Stay safe this season.

We know — you’re just happy the hot weather is finally upon us (we are, too!). But nevertheless, there are a few simple rules to follow to help you stay safe this season.
Here’s a refresher course.



The Red Cross recommends swimmers have basic water skills before planning a dip in a pool, lake or other body of water. Be sure you (and little ones) can enter and exit the water safely, stay afloat, change positions and swim a reasonable distance. Inexperienced swimmers and all boaters should wear life jackets, and here’s a good idea: If you’re hanging around the pool or lake with a group, designate one person to supervise activity. (We use designated drivers, so why not swim supervisors?)



Ah, good old SPF. That’s right — slather on that sunscreen. You’ll want to apply it to unprotected skin before heading out (don’t forget your face!). The general consensus is you should reapply your SPF of at least 30 (though we love a good 60-plus) every two hours, or when you come out of the water if you’re swimming. Oh, and while you’re at it, wear a hat. (One with a wide brim offers ample protection.)



Baby, it’s hot outside, but there are ways to avoid overheating. Wear lightweight fabrics whenever possible (like linen and cotton). Try to be outside earlier or later in the day, and head for an air-conditioned spot during the hottest times of the day. Eat smaller meals, embrace the shady side of the street if you’re out for a stroll and don’t overdo it on caffeine and alcohol.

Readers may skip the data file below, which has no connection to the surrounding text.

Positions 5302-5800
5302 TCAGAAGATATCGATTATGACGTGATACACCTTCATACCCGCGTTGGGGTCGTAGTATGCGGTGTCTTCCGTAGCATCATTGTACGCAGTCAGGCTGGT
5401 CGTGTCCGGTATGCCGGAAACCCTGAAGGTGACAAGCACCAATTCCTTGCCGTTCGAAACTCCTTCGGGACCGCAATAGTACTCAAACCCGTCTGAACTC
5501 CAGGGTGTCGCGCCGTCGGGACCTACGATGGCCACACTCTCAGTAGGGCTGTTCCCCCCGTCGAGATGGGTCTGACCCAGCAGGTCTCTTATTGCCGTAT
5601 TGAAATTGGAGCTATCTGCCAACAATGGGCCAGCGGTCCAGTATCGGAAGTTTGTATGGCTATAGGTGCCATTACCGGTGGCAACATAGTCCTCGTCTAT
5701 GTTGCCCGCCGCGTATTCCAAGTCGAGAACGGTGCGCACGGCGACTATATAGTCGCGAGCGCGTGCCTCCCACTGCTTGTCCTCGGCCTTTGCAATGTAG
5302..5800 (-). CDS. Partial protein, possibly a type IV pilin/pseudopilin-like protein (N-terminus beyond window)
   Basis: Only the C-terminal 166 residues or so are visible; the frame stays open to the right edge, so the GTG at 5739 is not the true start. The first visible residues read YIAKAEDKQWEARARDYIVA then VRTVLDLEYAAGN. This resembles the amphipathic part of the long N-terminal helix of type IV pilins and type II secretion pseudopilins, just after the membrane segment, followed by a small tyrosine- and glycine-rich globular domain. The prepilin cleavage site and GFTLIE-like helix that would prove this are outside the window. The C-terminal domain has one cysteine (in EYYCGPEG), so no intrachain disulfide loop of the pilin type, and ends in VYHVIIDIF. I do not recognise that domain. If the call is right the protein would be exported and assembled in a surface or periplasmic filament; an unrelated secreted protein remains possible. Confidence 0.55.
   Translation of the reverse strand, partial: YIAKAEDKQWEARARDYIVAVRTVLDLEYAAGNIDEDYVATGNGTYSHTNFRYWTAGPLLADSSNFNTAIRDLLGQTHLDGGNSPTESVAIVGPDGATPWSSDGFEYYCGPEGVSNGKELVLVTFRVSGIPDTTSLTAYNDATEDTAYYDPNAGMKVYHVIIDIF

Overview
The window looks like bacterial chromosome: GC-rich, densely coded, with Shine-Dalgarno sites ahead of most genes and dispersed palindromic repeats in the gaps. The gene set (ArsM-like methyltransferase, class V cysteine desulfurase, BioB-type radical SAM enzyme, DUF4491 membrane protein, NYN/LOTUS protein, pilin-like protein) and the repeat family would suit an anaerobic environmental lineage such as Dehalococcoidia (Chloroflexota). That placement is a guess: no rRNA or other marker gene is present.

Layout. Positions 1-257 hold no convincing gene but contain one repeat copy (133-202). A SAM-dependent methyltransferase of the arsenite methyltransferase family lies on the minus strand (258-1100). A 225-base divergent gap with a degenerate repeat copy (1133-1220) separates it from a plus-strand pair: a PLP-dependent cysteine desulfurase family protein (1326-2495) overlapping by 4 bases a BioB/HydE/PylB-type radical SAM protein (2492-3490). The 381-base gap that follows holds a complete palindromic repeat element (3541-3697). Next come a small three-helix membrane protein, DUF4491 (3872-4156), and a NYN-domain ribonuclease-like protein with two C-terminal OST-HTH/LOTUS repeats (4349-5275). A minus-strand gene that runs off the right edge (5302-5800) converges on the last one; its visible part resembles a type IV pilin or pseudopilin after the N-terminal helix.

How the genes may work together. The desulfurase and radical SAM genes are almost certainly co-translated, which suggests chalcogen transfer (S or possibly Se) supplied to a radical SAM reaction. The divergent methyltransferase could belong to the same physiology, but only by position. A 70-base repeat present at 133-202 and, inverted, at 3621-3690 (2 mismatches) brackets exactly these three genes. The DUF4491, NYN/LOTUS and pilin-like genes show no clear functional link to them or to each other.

You’ve heard it before but we’re telling you again: Dehydrated isn’t how you want to find yourself this season. Your body needs fluids, especially when the mercury rises and when you’re active. Dehydration happens when you lose more fluid (think sweat and urine) than you take in. You’ll experience thirst, dry lips and mouth, headache, dizziness, low blood pressure and flushed skin when you’re dehydrated. Don’t leave home without grabbing a reusable bottle filled with whatever non-alcoholic, non-caffeinated fluid tickles your fancy. Water is always a good choice, of course.



If you’re not a year-round grill master, it’s time to break out the barbecue. Just a few friendly reminders: Keep kids and pets away from the grill, always keep an eye on the barbecue when it’s in use, use long-handled tools when cooking and yes, it goes without saying but bears repeating — do not grill in enclosed areas (in campers, tents or homes, for example).

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